But here’s the thing: 38% of the overall debt – some Rs 35,382 crore – is owed to nationalised banks. Financial institutions are owed another 10% (Rs.9,138 crore). Broadly speaking, this is the people’s money component of the debt. Non-convertible debentures (NCDs) hold some 27% of the debt.
Besides this external debt, there is another maze that the Board is confronted with but yet to penetrate. This is the ‘internal debt’, that is, monies lent by one component to another. This is no mean amount: it amounts to a staggering Rs.31,247 crore. The report given by the Board candidly says that it still trying to figure this out.
It has also been revealed that out of the total debt of Rs.99,354 crore, a notable portion is unsecured debt. This amounts to about Rs.20,857 crore or some 22% of total debt. How this is going to be recovered is anybody’s guess.
IL&FS has already defaulted on debt amounting to Rs.4,776 crore till October 8, 2018, according to the report. That’s not very big if you look at the debt mountain confronting the company but it does raise the question as to how come all the auditors and regulatory bodies and the banks couldn’t see what was coming. Defaults loom large on the horizon much in advance of the due date. They are not bolts from the blue. Why did everybody turn a blind eye?
This strange behaviour of the oversight people is further confirmed by the admitted fact that IFIN had outstanding loans and investments to companies in the IL&FS Group of Rs. 5,728 Crore, Rs. 5,127 Crore, and Rs. 5,490 crore in FY16, FY17 and FY18, respectively. “Prima facie these appear to be significantly in excess of permissible norms, in all of the three years,” admits the Board. So why was this allowed?
Although the Board has still not addressed malfeasance – presumably the Serious Fraud Investigation Office must be delving into that aspect – but it gives some instances of the way the company was fiddling around with things.
·A certain asset of the IL&FS Group was transferred from one entity in the group to another entity in the group in June 2017 at a value of Rs. 30.8 crore for cash based on an independent fair valuation, and one year later, a committee of directors resolved to sell this to a third party for Rs. 1 crore for unexplained reasons.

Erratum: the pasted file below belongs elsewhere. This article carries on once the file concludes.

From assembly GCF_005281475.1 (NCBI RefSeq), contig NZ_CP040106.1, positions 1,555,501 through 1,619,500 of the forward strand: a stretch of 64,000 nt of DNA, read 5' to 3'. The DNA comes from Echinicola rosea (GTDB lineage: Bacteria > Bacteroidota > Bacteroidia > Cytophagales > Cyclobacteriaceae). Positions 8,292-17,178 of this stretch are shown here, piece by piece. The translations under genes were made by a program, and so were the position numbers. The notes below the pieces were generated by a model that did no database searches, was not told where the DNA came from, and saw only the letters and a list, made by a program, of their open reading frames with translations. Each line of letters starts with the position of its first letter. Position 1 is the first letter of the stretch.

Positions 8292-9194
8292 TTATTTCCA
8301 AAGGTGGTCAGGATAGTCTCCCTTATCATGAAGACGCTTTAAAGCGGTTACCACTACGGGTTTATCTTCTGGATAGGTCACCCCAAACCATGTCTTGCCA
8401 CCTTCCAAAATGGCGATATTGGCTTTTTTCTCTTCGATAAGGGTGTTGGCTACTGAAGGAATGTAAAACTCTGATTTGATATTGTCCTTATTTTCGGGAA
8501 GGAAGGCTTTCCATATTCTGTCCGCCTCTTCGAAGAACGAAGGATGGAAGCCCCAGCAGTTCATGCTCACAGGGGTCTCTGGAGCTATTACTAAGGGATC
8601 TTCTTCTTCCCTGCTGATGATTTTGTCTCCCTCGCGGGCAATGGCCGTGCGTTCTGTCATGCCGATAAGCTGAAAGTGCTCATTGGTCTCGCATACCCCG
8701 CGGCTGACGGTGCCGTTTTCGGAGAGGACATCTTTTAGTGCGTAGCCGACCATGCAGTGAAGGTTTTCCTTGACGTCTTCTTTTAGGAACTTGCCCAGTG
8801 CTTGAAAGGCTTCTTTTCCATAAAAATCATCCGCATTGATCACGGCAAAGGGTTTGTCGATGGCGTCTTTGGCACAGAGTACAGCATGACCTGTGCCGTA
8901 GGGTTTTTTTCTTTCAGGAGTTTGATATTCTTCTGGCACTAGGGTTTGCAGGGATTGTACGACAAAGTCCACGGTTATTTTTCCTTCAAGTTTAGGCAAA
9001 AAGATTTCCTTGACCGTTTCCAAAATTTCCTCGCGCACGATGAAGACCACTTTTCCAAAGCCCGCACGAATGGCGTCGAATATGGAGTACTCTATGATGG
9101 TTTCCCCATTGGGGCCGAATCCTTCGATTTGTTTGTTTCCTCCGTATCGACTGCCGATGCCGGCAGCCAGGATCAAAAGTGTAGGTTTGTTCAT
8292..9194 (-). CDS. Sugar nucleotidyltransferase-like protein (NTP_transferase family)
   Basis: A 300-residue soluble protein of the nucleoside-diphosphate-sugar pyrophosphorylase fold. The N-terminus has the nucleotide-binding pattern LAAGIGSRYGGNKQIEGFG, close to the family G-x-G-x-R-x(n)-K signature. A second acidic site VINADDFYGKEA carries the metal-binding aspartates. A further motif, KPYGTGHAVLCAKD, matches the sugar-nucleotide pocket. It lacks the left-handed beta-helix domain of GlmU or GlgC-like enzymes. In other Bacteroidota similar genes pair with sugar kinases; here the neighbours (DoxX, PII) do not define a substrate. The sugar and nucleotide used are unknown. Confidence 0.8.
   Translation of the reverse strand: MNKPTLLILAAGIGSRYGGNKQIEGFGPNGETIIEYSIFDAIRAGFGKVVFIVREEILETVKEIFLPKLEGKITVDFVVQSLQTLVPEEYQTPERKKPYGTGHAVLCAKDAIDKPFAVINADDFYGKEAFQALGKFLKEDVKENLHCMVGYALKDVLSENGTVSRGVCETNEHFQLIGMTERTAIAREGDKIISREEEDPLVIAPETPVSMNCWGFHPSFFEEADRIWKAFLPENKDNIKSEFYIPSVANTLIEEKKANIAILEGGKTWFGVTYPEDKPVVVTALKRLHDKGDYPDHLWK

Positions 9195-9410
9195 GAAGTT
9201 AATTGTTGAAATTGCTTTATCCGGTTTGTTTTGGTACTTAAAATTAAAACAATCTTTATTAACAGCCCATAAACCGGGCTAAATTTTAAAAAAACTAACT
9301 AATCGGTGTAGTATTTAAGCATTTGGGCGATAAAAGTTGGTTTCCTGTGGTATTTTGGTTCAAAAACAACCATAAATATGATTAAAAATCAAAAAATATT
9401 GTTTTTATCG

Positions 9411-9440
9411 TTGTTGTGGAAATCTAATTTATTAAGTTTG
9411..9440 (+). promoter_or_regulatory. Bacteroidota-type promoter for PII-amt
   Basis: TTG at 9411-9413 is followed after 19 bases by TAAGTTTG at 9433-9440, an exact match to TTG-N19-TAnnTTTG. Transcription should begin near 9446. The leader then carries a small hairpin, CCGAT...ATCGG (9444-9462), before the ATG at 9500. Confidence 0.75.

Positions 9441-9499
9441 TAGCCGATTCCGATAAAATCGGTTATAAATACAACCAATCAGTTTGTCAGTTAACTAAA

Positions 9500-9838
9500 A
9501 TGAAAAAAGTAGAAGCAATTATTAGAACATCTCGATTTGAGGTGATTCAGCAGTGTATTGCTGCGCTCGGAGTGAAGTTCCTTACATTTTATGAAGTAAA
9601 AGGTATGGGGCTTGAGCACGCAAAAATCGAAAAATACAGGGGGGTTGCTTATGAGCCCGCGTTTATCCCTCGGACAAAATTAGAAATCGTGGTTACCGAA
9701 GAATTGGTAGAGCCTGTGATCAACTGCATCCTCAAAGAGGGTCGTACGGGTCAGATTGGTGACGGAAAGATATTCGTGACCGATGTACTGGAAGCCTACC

·IL&FS appointed 55 of its retired employees as consultants at an annual cost of Rs. 16.5 crore.
·IL&FS Group leased properties owned by select employees (or their relatives) as guest houses of group companies. The Board gives an example of six such properties that were taken on aggregate monthly rent of Rs. 15.1 lakh with a deposit of Rs.2.26 crore.
So, what’s going to happen now? The new Board has only come up with some generic solutions that cover all bases. There is nothing on the ground yet. They suggest three options: 1) somebody puts in a whole lot of money and buys up the whole zoo; 2) Assets (read: highways and bridges and docks and so on) are sold piece by piece; and 3) compromise with creditors. These are options that everybody knew beforehand.
Also Read: Is Serial Defaulter IL&FS Heading For A Rapid-Fire Sale of Assets?
Meanwhile, trial balloons have already been floated that maybe the government should become the white knight and gallop in to rescue the company. This may mean using its Golden Goose, the LIC, for instance. That would be a sure fire way of saving the company by robbing the people, for LIC’s money is people’s money. A recent rights issue fetched a measly Rs.5.47 lakh only forcing the Board to decide to scrap the whole joke and return the money. No big player is interested.
Perhaps everybody is licking their chops and waiting for the fire sale so that they can pick up some juicy infrastructure at throwaway prices. But then, the banks (read: public money) will take a hit. Bottomline: there is no good news emanating from IL&FS and the problem is not going away.